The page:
“I could ask the same of you,” Aden replies. “I’m a bad egg. You know it, I know it. It’s not going to change. So if you think that by watching out for me and making sure I meet curfew that I’m suddenly going to change, then you’re delusional.”

The darkness shadows Aden’s face as he speaks. His voice isn’t loud, no more than a loud whisper, but it’s clear, determined. Geoff swallows, as Aden pulls out a pack of cigarettes from his back pocket and lights up. Geoff finds himself watching the smoke, how it streams out of Aden’s mouth, drifts upwards, white against the dark sky, before disappearing entirely. It’s almost like Aden has forgotten Geoff is there. He takes another drag from his smoke, closing his eyes as he inhales.

Geoff doesn’t move. He knows he should be in his own bed. That if Reverend Johnson decided to do a bed-check that they would both be in serious trouble. Aden doesn’t seem concerned, but Geoff is worried. And even though he knows he’s nervous, he doesn’t make a move. Just stands and watches.

Sooner than Geoff anticipates Aden is stubbing out his cigarette at his feet, then tugging on the white cords that Geoff has just noticed dangling from his pocket, putting his headphones in his ears, completely blocking Geoff out. So even if Geoff had wanted to talk to him, he couldn’t.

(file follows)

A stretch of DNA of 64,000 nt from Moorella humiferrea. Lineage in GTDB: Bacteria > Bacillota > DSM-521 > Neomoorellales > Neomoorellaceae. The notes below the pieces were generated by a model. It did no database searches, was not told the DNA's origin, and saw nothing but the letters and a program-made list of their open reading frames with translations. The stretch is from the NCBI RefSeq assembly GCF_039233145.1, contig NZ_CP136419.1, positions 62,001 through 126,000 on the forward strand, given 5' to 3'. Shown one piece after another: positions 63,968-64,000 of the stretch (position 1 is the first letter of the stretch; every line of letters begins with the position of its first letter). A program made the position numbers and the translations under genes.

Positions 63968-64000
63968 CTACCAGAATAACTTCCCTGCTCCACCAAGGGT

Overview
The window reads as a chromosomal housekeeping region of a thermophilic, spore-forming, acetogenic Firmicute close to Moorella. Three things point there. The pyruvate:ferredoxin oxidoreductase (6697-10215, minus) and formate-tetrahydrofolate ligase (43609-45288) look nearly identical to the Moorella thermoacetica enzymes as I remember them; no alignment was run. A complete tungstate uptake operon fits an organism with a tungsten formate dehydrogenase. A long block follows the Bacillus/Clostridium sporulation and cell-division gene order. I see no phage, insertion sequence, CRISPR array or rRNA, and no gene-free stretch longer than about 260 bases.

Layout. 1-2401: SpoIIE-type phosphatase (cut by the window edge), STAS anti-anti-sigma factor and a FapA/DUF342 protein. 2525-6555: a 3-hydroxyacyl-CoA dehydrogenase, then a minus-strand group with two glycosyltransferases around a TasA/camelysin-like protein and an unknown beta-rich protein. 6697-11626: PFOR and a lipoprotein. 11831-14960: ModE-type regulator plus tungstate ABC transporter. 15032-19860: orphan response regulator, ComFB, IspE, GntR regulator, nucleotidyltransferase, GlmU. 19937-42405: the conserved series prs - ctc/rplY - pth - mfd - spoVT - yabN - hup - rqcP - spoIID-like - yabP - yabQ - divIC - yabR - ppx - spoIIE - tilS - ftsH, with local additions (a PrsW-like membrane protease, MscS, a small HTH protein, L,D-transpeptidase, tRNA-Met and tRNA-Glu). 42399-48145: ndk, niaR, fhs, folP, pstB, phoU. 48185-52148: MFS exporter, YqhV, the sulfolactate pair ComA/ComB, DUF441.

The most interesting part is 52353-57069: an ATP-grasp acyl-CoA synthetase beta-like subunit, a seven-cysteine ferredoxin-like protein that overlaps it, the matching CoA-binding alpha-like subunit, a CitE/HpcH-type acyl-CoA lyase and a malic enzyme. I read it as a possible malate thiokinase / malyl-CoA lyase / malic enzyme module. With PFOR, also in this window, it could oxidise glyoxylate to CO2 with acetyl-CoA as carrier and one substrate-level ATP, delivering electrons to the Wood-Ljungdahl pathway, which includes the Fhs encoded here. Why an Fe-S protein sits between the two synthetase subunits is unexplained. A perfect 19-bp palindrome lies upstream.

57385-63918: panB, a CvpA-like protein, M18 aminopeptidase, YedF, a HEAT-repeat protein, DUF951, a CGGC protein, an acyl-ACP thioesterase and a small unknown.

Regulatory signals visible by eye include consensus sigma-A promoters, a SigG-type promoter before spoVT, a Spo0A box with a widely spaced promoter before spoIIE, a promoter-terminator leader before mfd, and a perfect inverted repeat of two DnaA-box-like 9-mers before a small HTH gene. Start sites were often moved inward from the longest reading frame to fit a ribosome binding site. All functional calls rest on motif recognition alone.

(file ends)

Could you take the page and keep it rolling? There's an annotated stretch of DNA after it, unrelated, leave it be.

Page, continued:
In the quiet of the night, with nothing but the occasional rustle of leaves, Geoff can hear the faint drum of a bass. Aden taps his fingers on his thigh in time to the beat, music turned up loud.

“Why are you even here?” Geoff wonders aloud.

He didn’t even mean to say it. But as soon as it slips out, Aden’s eyes snap open, coming into focus, locking on Geoff’s face.

Aden pulls at one of the headphones, letting the bud fall out of his ear.

“What? You want some sort of sob story? Is that part of your job description? Well, you’re getting nothing.” He goes to put the bud back in but Geoff blurts out, “You confuse me,” and Aden stalls.